I report on my CIC activities to the College Library Section’s Executive Committee at Midwinter and Annual Conferences.   I have also forwarded relevant information to ACRL’s Strategic Goal Committees.

The ACRL-CIC relationship continues to be an opportunity for collaboration and engagement.   Given that CIC member institutions are small to medium-sized colleges and universities, they naturally focus on creating a compelling undergraduate experience. CIC academic officers and faculty continue to welcome and support the contributions of their libraries.



Libraries and High Impact Educational Practices

 Events, General, Library Impact on Students  Comments Off on Libraries and High Impact Educational Practices
Aug 172015

There is an ACRL eLearning webcast titled “Collaborating for Student Success: Libraries and High Impact Educational Practices” on Wednesday, August 26, 2015.

The description of the webcast:

In 2008 the Association of American Colleges and Universities published High-Impact Educational Practices by George D. Kuh.  These high-impact practices (HIPs) have been well-researched and proven to contribute to student success and retention.  Because of their success, HIPs have been implemented at many colleges and universities across the U.S.  At the University of North Carolina at Greensboro (UNCG), high Impact practices were extensively used in developing the most recent strategic plan. Librarians at UNCG were quite involved in the strategic planning process and collaborated closely with Academic and Student Affairs to implement the plan. To provide solid evidence of how the Libraries support high impact practices, we prepared an extensive report with very specific examples of our Libraries’ involvement with each practice.  Data for an academic year were also included to illustrate the extent of the Library’s contributions to student success.  The report was distributed widely on campus so that the Chancellor, Provost, academic Deans and other campus leaders would be well-informed of the Libraries’ significant value and impact on student success.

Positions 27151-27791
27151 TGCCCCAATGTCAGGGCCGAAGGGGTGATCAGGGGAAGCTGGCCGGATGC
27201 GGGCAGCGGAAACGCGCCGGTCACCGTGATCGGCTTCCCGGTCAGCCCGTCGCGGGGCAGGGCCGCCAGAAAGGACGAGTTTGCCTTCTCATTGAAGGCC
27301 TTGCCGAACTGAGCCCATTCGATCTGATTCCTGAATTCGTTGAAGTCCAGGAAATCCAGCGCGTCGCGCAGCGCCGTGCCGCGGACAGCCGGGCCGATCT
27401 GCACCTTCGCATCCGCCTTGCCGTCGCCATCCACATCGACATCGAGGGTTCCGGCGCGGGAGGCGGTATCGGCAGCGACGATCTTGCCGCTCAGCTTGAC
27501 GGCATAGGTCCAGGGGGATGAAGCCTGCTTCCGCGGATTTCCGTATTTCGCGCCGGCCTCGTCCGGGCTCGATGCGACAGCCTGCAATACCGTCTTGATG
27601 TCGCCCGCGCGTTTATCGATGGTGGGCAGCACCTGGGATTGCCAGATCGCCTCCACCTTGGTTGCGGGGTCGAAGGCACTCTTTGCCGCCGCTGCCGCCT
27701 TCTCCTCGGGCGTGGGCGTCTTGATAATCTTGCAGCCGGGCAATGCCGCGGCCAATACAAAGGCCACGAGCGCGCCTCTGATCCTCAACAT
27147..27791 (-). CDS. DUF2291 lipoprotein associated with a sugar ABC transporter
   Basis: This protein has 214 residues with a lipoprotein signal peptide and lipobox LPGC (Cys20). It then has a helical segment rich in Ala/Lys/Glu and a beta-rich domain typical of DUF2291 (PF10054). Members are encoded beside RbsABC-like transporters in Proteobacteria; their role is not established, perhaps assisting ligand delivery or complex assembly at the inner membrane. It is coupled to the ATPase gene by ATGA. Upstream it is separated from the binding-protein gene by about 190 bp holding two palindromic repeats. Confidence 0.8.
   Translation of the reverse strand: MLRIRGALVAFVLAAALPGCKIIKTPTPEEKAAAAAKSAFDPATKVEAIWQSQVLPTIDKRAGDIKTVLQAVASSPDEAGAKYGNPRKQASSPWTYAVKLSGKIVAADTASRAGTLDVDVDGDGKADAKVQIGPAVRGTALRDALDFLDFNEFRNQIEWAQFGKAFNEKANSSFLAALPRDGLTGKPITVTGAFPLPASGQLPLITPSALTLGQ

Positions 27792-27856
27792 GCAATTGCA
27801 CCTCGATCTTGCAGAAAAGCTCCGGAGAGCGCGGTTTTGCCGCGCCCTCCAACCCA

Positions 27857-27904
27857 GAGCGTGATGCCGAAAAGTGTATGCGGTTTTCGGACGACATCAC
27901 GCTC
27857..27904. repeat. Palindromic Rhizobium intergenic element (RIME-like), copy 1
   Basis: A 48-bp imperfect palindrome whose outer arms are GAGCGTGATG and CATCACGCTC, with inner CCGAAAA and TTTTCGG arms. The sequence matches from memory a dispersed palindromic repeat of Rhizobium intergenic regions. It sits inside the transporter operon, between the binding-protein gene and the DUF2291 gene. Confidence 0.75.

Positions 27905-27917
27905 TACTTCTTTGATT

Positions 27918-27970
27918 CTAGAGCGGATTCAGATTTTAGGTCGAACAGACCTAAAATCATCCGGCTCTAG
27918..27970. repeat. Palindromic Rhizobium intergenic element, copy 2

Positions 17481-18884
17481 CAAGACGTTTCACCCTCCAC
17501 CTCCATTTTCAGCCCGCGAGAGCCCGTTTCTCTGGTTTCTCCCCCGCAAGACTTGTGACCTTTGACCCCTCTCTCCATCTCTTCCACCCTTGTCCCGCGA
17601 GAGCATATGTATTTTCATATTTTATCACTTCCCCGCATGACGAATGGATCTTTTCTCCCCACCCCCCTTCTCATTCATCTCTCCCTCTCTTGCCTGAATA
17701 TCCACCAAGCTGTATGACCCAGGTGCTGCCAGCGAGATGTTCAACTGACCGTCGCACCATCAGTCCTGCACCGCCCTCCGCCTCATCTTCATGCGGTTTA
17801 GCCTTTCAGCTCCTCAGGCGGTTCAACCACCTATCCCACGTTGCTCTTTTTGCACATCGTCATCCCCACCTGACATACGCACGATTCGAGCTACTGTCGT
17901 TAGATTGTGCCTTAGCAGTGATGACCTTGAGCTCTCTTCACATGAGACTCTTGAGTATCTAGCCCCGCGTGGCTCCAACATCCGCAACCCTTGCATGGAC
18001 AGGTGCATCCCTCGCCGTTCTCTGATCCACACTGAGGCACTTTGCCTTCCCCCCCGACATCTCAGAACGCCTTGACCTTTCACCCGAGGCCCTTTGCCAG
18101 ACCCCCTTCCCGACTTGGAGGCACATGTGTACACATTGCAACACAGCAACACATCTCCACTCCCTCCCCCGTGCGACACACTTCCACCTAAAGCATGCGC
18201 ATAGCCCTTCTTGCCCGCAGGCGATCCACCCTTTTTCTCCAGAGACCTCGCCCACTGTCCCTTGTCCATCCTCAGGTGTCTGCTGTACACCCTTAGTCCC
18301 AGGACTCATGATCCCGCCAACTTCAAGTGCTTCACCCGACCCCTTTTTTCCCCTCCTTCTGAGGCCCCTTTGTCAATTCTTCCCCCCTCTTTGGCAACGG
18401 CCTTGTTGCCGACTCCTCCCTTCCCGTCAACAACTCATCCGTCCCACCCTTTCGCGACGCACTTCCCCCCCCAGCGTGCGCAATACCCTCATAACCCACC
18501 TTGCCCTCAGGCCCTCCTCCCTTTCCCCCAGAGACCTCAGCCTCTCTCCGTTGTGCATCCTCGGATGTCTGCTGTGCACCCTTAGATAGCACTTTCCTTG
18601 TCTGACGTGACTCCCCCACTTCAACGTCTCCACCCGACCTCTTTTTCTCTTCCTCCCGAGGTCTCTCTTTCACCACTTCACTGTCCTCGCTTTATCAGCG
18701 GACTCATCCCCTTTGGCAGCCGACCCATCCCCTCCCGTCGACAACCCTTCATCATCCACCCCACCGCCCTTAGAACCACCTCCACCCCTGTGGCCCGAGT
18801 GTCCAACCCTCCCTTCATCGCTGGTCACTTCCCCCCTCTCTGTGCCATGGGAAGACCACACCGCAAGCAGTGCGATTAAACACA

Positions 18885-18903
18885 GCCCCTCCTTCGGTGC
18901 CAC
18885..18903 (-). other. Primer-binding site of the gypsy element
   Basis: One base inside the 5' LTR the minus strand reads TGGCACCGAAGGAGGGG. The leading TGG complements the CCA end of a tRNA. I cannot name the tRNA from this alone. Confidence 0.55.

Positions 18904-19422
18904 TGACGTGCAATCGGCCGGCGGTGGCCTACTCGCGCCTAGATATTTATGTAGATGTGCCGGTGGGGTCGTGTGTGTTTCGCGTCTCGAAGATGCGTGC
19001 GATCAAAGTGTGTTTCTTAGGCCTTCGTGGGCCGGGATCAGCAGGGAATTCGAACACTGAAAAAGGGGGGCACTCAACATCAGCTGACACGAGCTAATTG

This interactive webcast will provide a review of research on how high impact practices foster student success nationally. Then, using learning communities (LCs) as a case study, it will provide information on how LCs contribute to student retention and success.  It will also recommend strategies for partnering with other campus units to promote high impact practices and then use the results to demonstrate the value and impact of the library on its campus.

Learn more and register at

© 2014 ACRL Value of Academic Libraries Suffusion theme by Sayontan Sinha